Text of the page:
When I was in High School, I knew that a formal College Education wasn’t right for me. I had been surrounded by Woodworking most of my life, so I chose a career path that matched my experience. I enrolled in a local Vocational School and took up Cabinetmaking with the intention of making it my profession.

I’ve been in the Cabinet Industry for over two decades and genuinely appreciate the experience I gained in my High School Cabinetmaking Class. It allowed me to get my foot in the door at a local Architectural Millwork Shop, and it was critical when I made the transition into the Engineering side of the business.

Unfortunately, many people don’t have that same opportunity these days. We’ve seen a dramatic shift in the Building Trades, and, at least here in Pennsylvania, many High School Cabinetmaking programs have been dissolved and blended into the Carpentry curriculum.

This shift has made it virtually impossible for Architectural Millwork and Custom Cabinet Shops to find help with any experience in the Shop (Production / Manufacturing) or the Office (Engineering / Drafting). I suspect this situation will worsen as the current workforce retires, leaving a skills gap that will be difficult to fill.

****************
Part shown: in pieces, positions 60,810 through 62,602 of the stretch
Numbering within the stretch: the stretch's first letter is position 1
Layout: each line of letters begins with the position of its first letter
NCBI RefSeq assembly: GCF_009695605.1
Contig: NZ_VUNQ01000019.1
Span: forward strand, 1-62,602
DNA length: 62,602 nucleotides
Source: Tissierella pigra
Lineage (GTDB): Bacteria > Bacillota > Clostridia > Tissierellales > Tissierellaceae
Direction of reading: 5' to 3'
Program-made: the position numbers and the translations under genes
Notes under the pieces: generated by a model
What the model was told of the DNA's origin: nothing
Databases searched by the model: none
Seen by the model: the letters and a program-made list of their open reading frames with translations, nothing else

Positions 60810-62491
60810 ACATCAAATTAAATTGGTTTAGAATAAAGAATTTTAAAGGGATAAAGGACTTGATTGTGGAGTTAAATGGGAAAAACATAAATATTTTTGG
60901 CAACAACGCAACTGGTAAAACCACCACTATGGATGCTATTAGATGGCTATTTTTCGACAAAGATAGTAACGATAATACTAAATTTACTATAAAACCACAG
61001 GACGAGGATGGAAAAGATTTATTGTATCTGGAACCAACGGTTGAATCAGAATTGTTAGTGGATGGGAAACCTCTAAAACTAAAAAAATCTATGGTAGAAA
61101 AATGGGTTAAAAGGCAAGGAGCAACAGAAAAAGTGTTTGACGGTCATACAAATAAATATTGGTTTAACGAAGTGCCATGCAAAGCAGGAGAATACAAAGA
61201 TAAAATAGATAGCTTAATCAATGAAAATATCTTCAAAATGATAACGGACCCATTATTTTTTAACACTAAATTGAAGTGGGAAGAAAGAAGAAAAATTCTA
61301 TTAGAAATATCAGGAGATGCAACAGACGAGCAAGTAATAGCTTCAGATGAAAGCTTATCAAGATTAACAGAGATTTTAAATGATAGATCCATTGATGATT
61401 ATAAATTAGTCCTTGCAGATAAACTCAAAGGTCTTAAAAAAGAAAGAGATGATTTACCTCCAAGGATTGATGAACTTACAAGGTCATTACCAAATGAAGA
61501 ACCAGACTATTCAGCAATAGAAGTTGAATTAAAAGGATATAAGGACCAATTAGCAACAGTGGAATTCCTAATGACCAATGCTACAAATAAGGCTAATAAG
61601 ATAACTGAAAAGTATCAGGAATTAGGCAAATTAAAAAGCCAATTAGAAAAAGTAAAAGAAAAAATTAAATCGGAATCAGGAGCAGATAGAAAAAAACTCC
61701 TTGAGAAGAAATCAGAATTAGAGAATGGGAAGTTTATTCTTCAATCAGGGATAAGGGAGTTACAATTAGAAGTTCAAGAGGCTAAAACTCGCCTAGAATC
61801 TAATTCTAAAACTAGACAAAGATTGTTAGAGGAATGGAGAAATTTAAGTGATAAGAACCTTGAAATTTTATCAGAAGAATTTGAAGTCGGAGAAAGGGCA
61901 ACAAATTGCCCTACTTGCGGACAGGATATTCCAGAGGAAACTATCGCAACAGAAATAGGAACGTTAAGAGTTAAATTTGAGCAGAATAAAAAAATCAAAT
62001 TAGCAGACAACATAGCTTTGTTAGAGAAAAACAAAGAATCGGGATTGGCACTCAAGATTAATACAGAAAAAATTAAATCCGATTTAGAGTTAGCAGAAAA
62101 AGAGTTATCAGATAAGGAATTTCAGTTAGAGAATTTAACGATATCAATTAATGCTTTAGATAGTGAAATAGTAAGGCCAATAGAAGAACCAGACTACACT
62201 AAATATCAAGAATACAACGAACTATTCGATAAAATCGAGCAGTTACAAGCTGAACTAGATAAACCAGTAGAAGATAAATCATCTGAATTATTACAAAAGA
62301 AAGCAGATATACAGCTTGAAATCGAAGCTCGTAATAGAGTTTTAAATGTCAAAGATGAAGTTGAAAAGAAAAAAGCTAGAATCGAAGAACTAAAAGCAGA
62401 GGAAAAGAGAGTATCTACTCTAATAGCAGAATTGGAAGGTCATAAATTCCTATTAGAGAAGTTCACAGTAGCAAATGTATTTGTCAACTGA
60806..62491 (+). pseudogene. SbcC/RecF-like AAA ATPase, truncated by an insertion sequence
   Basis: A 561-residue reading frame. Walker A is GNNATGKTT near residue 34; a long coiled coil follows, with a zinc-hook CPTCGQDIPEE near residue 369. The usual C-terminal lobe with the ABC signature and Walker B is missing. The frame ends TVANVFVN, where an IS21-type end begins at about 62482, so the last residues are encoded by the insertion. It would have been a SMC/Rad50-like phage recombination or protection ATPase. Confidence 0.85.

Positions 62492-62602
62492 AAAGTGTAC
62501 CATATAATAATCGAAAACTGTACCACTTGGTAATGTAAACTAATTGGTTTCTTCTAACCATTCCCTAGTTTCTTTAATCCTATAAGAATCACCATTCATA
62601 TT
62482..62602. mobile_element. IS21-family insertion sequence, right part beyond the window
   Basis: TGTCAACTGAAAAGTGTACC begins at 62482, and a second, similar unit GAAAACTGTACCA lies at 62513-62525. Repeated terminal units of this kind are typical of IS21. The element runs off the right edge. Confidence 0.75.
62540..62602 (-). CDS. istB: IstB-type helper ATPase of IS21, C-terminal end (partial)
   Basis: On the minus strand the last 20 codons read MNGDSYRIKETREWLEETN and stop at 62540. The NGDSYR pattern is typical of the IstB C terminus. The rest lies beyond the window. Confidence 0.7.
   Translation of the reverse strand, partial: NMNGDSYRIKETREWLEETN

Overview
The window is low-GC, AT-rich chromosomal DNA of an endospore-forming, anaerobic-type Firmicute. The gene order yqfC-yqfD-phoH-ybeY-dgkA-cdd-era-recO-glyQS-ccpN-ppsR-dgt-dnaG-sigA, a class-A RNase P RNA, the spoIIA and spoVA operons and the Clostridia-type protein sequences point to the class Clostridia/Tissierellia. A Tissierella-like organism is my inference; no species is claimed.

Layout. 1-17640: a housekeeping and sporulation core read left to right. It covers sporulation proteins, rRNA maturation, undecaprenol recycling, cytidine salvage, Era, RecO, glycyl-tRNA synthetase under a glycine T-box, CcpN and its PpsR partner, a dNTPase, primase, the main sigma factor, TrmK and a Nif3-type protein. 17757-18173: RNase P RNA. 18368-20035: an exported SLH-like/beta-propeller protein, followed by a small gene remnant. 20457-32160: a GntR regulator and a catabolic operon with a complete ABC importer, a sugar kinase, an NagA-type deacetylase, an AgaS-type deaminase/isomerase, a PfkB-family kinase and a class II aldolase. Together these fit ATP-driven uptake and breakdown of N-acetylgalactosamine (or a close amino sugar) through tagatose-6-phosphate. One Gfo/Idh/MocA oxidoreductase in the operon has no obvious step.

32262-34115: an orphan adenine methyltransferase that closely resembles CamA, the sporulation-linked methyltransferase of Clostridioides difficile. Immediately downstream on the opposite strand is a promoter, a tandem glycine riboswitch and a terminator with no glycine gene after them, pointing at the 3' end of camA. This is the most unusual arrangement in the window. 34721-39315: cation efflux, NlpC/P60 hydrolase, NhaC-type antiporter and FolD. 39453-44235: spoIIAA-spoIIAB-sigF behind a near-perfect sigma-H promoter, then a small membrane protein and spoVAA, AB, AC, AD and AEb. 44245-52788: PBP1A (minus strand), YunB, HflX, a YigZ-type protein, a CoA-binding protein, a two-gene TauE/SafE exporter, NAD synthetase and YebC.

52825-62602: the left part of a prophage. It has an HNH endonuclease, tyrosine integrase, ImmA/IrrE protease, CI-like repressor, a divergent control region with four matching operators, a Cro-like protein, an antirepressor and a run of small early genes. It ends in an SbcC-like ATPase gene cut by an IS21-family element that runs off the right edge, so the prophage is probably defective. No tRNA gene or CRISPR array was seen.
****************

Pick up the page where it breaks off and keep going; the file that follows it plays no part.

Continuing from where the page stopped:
Millwork Shop Drawing Training

Filling the Skills Gap

A few months ago, we received an email from a Commercial Millwork Shop that caught us a little off guard. The shop wasn’t looking for Shop Drawings; instead, they inquired if we would help train a new employee as a draftsman. They explained that this individual had taken an AutoCAD Class but needed help specific to the Millwork Industry. Would we be able to assist?

Steve and I discussed this request at great length and were on the fence about it. We were concerned that we would fumble through the process since we didn’t have any formal training outlined. Without a plan in place, it would be off-the-cuff and potentially disorganized. Despite that, we wanted to step in and lend a hand however we could, so we went for it. We suggested that we start slow and test the waters. This way, if things didn’t work out for either side, we could politely shake hands and part ways with minimal time or financial risk.

We’ve been providing Millwork Shop Drawing Training to this company for approximately three months and it has been a great experience. It has been a lot of fun to teach the skills we’ve learned over the past twenty years and help guide someone new in the industry.

This experience has made us realize that we want to take the next step and offer Shop Drawing Training in a more formal way. We have a rough outline of what we’re trying to accomplish but need a little help shaping the program to suit your needs. What better way to understand what you’re looking for than to simple come right out and ask?

If you are in the market for Shop Drawing Training – what is it that you would like to see in a program? It would help us a great deal if you could take a moment of your time and fill out the survey below. It applies to both Employers and Employees seeking education.

Shop Drawing Training Survey

Walt White